London: British music, DVD, games and books retailer HMV said it would meet full-year profit forecasts, with better margins and tight cost control offsetting a sharp fall in fourth-quarter sales.
The group, which runs over 400 stores under its own name as well as 313 Waterstone’s bookstores, also said on Thursday a strong summer release schedule gave it confidence that sales trends would improve.
“Prospects for the entertainment markets going into the new financial year are more encouraging,” chief executive Simon Fox told reporters.
He said sci-fi epic Avatar, released on Blu-ray and DVD this week, was expected to be one of the biggest selling films of the year, while forthcoming releases included Sherlock Holmes, Alice in Wonderland and Toy Story 3.
Fox said the music roster was also strong, with Robbie Williams, Duffy, Cheryl Cole and Amy Winehouse all releasing albums, while in games, this year sees the release of new motion sensor controllers plus related software for the major consoles.
Shares in HMV, which have fallen 47% over the last year, were down 6.5% at 74 pence at 0913 GMT, after the firm said sales at HMV stores in the UK and Ireland open over a year fell 13.2% in the 16 weeks to 24 April, having been up 1.4% in the 10 weeks to 2 January.
“Until the core HMV business sees some better trading, 2010/11 profit forecasts will edge down and the shares are likely to remain under a cloud,” said Nick Bubb, analyst at Arden Partners.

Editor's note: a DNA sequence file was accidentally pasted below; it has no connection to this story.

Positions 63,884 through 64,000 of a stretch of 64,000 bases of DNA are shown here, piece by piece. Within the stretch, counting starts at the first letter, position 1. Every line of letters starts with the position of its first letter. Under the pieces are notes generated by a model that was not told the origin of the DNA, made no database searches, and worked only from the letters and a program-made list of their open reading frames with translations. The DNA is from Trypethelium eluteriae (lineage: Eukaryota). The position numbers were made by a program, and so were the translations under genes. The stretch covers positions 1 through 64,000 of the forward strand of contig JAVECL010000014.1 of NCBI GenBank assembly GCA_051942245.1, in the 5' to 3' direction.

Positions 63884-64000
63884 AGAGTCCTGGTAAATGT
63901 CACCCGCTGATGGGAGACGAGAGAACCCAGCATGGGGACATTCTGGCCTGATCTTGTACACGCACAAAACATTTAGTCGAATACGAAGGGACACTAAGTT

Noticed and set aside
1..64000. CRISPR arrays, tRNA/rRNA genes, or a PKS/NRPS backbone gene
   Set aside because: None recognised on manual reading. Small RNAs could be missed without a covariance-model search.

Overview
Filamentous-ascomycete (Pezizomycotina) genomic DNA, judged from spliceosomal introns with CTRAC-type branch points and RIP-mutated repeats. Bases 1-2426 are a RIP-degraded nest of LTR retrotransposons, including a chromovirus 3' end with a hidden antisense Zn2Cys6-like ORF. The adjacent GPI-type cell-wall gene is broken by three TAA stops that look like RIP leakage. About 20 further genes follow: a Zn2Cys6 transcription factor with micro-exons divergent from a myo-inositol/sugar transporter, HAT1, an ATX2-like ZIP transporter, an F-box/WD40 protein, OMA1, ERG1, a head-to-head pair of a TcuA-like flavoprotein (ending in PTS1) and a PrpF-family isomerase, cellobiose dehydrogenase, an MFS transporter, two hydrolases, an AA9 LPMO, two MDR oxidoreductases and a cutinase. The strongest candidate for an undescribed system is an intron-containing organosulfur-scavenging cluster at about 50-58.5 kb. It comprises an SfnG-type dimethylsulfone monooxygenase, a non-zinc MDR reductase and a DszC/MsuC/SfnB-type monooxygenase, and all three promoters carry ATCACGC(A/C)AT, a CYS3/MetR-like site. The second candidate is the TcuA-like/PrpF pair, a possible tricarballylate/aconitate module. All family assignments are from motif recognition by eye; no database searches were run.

“If HMV can’t get re-rated then it will get broken up or bid for by private equity,” he added.
HMV, which faces the same competition from supermarkets, online retailers and digital downloading that caused rivals Woolworths, Zavvi and Borders UK to fall during the recession, has responded by cutting costs and widening its focus.
Last month the firm said it was targeting earnings growth over the medium term by increasing sales of new products in music, visual and games and raising its presence in live music and ticketing.
Fox blamed tough comparative numbers, reduced levels of promotional activity and severe weather at the start of the period for the recent sales slump.
“This was the quarter where the supermarkets were in disarray last year following the collapse of the EUK supply chain, we were advantaged by that (last year),” he said.
He attributed 3-4% of the sales fall to a particularly tough games market, down over 20 percent year-on-year during the period.
“We took the decision to trade like-for-like sales for margin by scaling back our usual campaign activity and tightly managed our costs,” said Fox, forecasting a 50 basis points rise in the division’s gross margin for the 2009/10 year.
Underlying sales at Waterstone’s fell 4.8%, an improvement on its Christmas performance, reflecting the initial impact of new management and turnaround initiatives.
Prior to the update analysts were forecasting a consensus pretax profit of £74.5 million ($112.9 million) for the 2009/10 year, up from £63 million in the previous year.
Britain’s retailers are generally slowly emerging from a deep recession, but many are wary that steps to cut government debt after the 6 May general election, such as tax rises and public spending cuts, will hit consumer confidence, and some fear a double dip.